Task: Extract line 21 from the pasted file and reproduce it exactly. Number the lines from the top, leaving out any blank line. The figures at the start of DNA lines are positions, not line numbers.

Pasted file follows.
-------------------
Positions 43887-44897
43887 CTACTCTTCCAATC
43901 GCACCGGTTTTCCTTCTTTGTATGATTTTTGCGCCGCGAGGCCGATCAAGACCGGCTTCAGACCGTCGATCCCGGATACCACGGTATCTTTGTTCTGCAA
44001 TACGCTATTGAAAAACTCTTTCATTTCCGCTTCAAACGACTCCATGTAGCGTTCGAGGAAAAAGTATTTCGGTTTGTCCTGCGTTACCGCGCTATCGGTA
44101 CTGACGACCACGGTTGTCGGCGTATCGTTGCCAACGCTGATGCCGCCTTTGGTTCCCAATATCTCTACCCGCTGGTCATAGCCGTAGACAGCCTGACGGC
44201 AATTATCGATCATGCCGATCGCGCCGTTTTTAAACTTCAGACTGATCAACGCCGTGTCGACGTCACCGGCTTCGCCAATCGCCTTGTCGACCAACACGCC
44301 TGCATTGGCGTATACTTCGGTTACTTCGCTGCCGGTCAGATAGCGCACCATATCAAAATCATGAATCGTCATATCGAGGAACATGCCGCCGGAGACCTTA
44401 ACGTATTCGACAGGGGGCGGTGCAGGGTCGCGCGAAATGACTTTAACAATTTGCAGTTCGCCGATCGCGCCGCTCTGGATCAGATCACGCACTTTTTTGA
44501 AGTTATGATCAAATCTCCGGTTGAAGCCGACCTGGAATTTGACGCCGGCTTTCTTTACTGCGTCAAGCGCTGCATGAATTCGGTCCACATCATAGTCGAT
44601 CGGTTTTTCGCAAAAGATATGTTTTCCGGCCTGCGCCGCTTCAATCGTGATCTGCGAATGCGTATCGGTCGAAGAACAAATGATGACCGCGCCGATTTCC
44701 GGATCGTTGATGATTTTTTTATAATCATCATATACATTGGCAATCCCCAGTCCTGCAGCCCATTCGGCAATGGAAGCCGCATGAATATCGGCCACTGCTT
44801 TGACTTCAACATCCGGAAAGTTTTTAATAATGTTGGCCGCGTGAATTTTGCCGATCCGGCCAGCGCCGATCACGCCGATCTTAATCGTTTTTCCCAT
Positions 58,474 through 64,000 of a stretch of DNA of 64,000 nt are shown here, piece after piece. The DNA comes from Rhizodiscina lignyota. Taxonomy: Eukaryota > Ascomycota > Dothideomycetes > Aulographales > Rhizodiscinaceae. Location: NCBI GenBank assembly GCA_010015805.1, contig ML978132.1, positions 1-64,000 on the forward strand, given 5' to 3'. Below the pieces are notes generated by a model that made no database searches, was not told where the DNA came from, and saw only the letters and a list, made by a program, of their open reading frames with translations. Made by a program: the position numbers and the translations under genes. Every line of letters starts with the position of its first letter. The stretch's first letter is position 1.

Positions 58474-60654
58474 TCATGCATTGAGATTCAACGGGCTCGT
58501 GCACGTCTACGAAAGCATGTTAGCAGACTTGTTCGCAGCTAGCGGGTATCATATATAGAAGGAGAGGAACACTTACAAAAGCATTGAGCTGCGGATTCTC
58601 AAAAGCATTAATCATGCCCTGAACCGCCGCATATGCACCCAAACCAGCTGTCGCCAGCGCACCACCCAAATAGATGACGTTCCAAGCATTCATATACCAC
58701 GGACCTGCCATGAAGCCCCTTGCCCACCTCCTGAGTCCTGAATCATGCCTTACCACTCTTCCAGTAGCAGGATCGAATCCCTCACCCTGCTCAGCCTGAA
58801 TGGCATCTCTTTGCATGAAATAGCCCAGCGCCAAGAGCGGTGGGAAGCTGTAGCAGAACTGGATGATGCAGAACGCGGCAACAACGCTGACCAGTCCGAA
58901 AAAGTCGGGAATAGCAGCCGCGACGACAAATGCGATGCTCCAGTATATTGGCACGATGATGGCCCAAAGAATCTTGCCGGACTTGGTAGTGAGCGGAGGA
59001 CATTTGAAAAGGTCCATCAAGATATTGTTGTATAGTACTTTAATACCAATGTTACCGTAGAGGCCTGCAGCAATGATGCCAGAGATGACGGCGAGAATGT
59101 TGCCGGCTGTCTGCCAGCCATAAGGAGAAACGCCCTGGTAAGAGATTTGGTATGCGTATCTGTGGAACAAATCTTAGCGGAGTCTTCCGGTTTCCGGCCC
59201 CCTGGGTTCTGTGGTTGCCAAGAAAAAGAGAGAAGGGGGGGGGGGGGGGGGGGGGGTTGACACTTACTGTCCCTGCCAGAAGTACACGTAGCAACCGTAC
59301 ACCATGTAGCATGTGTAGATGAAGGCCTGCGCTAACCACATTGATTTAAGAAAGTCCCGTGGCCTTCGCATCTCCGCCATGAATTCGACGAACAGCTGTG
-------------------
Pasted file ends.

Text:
59001 CATTTGAAAAGGTCCATCAAGATATTGTTGTATAGTACTTTAATACCAATGTTACCGTAGAGGCCTGCAGCAATGATGCCAGAGATGACGGCGAGAATGT